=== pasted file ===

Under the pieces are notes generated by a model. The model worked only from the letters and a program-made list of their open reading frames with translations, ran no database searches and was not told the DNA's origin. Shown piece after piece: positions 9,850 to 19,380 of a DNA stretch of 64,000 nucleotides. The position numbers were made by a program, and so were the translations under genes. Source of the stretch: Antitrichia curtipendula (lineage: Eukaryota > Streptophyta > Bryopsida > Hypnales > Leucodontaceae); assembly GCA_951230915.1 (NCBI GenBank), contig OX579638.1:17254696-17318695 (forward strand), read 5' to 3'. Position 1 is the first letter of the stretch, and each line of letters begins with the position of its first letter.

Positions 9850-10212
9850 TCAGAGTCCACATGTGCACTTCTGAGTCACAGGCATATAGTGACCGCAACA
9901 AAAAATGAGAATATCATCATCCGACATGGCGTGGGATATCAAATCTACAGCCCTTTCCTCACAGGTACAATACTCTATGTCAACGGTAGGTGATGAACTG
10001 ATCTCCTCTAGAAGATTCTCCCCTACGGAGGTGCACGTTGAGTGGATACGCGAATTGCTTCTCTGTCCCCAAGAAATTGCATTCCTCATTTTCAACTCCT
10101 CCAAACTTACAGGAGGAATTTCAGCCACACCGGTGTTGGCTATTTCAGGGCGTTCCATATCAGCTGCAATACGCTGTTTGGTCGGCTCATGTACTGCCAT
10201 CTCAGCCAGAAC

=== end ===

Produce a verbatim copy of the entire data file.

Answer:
Under the pieces are notes generated by a model. The model worked only from the letters and a program-made list of their open reading frames with translations, ran no database searches and was not told the DNA's origin. Shown piece after piece: positions 9,850 to 19,380 of a DNA stretch of 64,000 nucleotides. The position numbers were made by a program, and so were the translations under genes. Source of the stretch: Antitrichia curtipendula (lineage: Eukaryota > Streptophyta > Bryopsida > Hypnales > Leucodontaceae); assembly GCA_951230915.1 (NCBI GenBank), contig OX579638.1:17254696-17318695 (forward strand), read 5' to 3'. Position 1 is the first letter of the stretch, and each line of letters begins with the position of its first letter.

Positions 9850-10212
9850 TCAGAGTCCACATGTGCACTTCTGAGTCACAGGCATATAGTGACCGCAACA
9901 AAAAATGAGAATATCATCATCCGACATGGCGTGGGATATCAAATCTACAGCCCTTTCCTCACAGGTACAATACTCTATGTCAACGGTAGGTGATGAACTG
10001 ATCTCCTCTAGAAGATTCTCCCCTACGGAGGTGCACGTTGAGTGGATACGCGAATTGCTTCTCTGTCCCCAAGAAATTGCATTCCTCATTTTCAACTCCT
10101 CCAAACTTACAGGAGGAATTTCAGCCACACCGGTGTTGGCTATTTCAGGGCGTTCCATATCAGCTGCAATACGCTGTTTGGTCGGCTCATGTACTGCCAT
10201 CTCAGCCAGAAC